What causes a migraine?

For my last blog of SC200, I thought I would write about something personal to me, as well as get a little more research out of the way for myself. I have chronic migraines and have had this diagnosis since the 5th grade.Every day when I wake up I get an intense pounding on the sides of my head, behind my eyes, and under my neck. Throughout all the years I’ve known about my condition and through all the doctors I’ve seen, nobody has been able to tell me what causes the terrible pain I have everyday. Hopefully, the research I do for this blog will teach me something new.

According to the Migraine Research Foundation, a chronic migraine is categorized by a person having 15 of the month taken over by migraines, which can last from hours to a few days. Believe me, I’ve had it all. I see a neurologist at the Children’s National Hospital, and she said the main reason I get migraines was probably stress, but I’m perfectly unstressed right now.

Some main triggers for migraines as mentioned on the Children’s National website are the weather, bright lights and loud noises, food (especially chocolate). I personally experience all of these and they all really lead to worse migraines existing. A lot of times, women can experience menstrual migraines, which as they sound, are migraines that flare up at the time of a woman’s period, the Migraine Research Foundation says.

So what causes migraines? It is a lot of neurological symptoms that lead to throbbing and extensive pain, and personally attack all over my head.

6 thoughts on “What causes a migraine?

  1. Bliss Forest

    I suffer from frequent migraines (at least once a week.) I have (unfortunately) discovered that at times chocolate can trigger a migraine for the next few hours, I’ve found the biggest culprit for me is back knots that sit on migraine trigger points. The trapezius us located between the shoulder blades, going up into the back of the neck. I’ve noticed that increased amounts of tension and back knots that I neglect to loosen end up causing severe migraines, so I’ve been trying to focus on this area lately.

    Although my go to treatment is always black coffee and ibuprofen!

  2. Brian Cunningham

    Man, reading the description of a migraine almost made me feel one coming on!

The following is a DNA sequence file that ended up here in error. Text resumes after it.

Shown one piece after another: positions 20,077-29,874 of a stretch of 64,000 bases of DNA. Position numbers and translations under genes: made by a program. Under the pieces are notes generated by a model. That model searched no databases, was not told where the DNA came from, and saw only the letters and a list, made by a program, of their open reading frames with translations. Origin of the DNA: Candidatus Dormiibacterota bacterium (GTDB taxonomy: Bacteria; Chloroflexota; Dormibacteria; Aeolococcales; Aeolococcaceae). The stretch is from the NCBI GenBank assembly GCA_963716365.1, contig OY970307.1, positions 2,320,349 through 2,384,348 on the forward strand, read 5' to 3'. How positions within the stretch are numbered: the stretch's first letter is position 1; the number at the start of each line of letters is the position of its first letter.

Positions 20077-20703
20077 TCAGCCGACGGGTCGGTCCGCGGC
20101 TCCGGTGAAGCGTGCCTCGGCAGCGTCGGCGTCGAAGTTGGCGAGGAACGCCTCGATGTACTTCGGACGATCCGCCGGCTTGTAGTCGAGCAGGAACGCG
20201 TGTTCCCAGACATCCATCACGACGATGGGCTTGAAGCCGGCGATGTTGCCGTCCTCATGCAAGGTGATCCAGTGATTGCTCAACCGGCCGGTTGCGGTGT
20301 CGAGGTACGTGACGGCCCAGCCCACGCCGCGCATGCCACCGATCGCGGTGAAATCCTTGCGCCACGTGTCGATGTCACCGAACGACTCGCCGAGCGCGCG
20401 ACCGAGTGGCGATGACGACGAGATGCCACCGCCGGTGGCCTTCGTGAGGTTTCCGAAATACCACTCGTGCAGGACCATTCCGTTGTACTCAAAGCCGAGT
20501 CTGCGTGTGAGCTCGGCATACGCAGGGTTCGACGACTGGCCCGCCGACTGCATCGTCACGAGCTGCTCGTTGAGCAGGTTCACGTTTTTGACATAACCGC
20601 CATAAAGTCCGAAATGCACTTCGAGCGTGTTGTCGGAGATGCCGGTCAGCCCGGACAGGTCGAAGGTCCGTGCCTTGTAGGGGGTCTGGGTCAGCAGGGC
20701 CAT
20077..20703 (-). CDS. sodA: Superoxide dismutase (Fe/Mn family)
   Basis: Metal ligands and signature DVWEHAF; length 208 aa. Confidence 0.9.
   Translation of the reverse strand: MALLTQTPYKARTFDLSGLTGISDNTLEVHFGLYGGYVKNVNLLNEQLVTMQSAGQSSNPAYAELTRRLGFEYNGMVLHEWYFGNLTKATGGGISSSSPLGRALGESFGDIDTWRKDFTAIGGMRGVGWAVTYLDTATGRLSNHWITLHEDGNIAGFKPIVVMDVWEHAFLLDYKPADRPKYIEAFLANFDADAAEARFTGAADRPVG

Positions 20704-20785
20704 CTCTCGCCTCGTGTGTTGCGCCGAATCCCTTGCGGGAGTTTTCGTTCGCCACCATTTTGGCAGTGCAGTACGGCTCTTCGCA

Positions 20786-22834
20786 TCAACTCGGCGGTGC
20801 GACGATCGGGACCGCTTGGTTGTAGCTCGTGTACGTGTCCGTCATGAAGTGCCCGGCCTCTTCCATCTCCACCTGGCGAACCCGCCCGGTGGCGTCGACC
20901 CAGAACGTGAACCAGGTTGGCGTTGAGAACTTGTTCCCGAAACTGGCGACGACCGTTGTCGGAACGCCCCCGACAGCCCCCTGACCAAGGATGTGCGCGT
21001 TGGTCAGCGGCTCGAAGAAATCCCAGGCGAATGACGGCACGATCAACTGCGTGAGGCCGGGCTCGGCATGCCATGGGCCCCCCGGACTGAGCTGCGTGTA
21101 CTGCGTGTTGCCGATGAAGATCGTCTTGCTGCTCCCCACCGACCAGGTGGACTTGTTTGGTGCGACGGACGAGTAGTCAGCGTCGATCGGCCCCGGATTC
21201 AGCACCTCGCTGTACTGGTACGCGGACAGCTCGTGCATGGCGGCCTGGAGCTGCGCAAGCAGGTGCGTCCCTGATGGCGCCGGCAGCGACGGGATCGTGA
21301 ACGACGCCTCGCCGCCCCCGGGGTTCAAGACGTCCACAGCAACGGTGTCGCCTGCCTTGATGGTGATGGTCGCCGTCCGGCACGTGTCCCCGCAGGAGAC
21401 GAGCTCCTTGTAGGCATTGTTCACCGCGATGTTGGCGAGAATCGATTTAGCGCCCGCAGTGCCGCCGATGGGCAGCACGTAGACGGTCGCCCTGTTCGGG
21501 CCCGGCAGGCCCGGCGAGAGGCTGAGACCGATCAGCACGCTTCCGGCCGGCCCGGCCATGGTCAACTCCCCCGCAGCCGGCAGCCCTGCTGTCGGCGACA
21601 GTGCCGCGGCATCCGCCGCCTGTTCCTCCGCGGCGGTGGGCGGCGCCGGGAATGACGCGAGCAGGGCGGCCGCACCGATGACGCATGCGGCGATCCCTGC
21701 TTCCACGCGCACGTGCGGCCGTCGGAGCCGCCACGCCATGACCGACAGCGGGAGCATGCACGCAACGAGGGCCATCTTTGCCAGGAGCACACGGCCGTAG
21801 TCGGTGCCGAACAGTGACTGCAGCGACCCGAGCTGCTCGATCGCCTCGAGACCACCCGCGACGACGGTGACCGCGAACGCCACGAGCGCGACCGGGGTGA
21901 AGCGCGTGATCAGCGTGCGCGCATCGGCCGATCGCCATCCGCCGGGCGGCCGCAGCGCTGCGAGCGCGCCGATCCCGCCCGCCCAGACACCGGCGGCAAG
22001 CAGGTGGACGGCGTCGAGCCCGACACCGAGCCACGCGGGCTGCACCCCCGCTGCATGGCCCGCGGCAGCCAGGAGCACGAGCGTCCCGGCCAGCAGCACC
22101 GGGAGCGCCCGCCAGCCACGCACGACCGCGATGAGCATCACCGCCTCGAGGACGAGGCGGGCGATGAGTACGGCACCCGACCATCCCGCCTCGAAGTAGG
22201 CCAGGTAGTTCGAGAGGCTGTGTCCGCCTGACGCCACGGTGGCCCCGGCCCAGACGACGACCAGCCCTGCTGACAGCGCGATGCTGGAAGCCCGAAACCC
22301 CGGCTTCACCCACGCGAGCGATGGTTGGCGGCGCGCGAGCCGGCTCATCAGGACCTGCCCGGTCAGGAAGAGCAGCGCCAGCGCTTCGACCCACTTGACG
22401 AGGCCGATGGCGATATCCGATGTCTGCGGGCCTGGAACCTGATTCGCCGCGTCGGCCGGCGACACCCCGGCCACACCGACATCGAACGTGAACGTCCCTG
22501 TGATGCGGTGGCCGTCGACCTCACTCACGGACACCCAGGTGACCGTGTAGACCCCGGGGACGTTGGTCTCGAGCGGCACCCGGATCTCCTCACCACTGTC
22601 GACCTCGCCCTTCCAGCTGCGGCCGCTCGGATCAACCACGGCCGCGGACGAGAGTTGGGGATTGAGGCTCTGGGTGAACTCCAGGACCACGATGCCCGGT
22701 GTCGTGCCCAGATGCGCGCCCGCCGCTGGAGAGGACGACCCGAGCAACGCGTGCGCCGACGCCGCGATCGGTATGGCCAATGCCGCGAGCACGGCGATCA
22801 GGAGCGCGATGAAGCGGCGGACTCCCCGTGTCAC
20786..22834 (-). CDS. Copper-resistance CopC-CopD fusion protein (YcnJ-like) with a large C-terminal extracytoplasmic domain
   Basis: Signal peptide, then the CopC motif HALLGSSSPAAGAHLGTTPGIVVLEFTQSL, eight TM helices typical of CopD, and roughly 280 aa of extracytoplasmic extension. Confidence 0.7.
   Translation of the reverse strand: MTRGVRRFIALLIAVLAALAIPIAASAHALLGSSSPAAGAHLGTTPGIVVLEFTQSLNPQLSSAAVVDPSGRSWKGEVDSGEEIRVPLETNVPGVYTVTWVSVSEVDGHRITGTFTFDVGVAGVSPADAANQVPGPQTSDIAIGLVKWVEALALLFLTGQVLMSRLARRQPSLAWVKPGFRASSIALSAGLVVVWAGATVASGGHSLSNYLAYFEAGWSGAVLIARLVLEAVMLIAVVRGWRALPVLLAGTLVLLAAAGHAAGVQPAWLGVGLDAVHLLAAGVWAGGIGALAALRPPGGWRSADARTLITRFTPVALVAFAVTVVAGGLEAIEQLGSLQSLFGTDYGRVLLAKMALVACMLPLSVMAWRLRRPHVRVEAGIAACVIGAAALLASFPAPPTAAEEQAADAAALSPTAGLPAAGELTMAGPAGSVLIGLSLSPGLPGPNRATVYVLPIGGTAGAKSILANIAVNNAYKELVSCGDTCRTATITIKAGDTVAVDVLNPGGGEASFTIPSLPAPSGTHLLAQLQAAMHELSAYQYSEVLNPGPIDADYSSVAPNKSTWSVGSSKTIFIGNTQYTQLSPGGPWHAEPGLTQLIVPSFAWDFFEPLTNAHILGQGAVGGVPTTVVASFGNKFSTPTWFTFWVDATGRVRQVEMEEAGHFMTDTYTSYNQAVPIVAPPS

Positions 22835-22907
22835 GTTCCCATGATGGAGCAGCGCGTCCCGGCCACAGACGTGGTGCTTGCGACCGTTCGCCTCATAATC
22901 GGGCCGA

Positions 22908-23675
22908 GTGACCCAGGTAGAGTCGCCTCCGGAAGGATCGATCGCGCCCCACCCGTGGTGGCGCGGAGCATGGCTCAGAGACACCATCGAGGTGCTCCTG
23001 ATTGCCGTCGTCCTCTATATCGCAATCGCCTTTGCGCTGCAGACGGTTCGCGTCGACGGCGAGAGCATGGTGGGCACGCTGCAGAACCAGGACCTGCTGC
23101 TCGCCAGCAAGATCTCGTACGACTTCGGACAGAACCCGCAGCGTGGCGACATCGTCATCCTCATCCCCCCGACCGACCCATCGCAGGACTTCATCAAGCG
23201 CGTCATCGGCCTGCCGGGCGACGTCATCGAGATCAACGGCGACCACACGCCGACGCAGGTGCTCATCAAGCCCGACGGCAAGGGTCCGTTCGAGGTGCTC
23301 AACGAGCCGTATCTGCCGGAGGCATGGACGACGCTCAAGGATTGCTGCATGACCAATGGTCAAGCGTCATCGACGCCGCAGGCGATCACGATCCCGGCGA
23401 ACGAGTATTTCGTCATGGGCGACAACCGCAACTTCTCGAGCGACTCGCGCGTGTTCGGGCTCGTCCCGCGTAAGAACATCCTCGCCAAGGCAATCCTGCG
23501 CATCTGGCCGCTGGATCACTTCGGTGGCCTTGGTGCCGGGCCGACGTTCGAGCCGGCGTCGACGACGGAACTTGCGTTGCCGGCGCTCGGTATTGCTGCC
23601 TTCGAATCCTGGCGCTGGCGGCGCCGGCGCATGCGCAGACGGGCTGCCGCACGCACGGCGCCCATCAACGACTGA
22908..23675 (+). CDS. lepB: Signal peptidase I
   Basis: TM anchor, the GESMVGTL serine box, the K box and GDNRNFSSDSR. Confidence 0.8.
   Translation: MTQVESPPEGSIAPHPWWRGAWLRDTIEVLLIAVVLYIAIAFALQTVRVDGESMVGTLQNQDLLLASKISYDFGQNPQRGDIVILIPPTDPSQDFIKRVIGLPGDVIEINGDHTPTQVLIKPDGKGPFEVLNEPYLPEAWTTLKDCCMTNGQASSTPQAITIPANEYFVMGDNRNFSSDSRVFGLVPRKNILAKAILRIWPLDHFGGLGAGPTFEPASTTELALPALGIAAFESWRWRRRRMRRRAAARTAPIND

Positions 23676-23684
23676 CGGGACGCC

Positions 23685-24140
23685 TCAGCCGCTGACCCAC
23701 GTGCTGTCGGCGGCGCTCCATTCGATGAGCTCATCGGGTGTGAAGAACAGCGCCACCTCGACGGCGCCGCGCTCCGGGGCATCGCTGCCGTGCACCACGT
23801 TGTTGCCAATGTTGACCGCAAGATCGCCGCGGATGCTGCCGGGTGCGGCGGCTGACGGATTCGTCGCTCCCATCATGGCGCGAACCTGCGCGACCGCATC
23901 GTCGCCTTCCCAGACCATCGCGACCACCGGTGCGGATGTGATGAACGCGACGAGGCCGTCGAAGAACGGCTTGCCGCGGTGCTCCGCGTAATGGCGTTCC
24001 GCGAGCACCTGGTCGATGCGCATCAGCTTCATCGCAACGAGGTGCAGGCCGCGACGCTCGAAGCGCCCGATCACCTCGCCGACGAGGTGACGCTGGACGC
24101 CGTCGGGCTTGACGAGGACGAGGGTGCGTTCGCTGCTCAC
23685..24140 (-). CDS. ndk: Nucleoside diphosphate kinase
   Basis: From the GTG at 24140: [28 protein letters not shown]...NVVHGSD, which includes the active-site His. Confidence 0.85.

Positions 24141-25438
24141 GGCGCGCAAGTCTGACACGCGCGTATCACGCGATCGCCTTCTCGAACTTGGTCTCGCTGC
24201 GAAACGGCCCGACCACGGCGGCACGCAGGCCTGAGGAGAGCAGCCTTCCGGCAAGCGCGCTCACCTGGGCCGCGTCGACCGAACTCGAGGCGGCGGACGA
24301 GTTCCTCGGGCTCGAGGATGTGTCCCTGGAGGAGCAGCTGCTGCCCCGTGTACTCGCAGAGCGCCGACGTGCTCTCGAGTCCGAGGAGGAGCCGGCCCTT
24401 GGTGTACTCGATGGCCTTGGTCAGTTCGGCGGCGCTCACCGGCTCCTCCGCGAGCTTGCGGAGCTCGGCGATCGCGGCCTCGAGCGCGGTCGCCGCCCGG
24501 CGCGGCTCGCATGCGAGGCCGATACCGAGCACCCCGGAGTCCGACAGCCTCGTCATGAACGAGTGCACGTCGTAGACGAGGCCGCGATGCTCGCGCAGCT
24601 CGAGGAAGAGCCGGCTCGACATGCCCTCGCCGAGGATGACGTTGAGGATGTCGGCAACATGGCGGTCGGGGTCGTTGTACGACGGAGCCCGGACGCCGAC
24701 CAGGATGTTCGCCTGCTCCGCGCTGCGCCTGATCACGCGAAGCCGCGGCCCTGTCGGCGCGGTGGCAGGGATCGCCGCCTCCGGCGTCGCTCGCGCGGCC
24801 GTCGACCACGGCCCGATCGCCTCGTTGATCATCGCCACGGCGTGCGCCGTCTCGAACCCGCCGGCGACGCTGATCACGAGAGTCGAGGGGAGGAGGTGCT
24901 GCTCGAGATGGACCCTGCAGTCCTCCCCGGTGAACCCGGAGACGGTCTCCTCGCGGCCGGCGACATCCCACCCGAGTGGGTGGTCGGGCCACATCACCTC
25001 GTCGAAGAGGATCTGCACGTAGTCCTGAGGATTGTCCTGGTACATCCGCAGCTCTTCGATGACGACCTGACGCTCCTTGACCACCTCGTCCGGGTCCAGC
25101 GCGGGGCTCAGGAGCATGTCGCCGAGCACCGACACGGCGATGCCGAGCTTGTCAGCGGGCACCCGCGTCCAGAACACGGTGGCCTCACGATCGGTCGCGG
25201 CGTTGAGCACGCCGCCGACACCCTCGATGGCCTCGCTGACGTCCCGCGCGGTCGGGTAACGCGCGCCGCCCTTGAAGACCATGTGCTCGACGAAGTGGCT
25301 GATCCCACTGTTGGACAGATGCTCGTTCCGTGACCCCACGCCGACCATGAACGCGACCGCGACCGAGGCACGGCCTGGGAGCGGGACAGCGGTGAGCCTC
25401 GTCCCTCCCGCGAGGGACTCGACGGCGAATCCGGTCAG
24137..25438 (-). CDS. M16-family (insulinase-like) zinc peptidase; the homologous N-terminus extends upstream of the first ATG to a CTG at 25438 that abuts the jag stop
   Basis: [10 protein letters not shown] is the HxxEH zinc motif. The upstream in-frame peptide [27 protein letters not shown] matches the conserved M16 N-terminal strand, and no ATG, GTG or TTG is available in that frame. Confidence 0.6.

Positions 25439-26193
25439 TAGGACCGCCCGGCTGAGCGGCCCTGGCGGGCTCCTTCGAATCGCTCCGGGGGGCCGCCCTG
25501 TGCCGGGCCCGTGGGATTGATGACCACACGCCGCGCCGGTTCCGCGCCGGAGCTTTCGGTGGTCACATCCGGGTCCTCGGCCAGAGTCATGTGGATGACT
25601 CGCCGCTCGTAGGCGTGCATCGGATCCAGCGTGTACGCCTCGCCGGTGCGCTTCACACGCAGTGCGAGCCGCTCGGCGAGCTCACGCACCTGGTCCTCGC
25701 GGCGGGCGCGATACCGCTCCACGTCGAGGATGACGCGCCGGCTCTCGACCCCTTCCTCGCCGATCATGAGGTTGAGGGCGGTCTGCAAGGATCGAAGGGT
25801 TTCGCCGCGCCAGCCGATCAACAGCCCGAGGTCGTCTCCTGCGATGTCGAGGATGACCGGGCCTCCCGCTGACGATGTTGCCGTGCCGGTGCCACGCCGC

It must really suck to have to deal with them so often, but aside from outside influence (bright lights, eating habits, etc.), did you look into the possible genetic causes? Usually something classified as “chronic” has something more behind it than just cause and effect of our environment. Perhaps deficiencies in certain areas of health (caused by genetics) make you more susceptible to a harmful environment? There could be many different ways to trace this back to genetics, even if there’s not a specific gene that gives you the migraines itself.

  3. Jeffrey Sherman

    Fortunately, I’ve never had to endure a migraine in myself. However, my best friend growing up suffered frequently, and many times I had to leave his house because he simply could not bare the pain anymore and needed to lay down. After reading this article from ABC News, I found some strange facts about migraines and how they are linked to suicide and other serious health problems like an increased risk of stroke or cardiovascular issues. Additionally, taking the medication to treat migraines can make your condition worse if taken too frequently. http://abcnews.go.com/Health/Wellness/surprising-facts-migraines/story?id=19581796#4

  4. Ahmed Mohamed

    I too have struggled with migraines. When I was younger, they were so bad that I would pass out sometimes. I’d be curious to see how the effects of migraines change as someone gets older?

  5. Jessy Severino

    Your blog post was very interesting to read. I myself suffer from migraines and never really knew how does this come about. Reading your blog post gave me better sense of why they occur. I know now that there isn’t just one thing that causes but many other factors.

Leave a Reply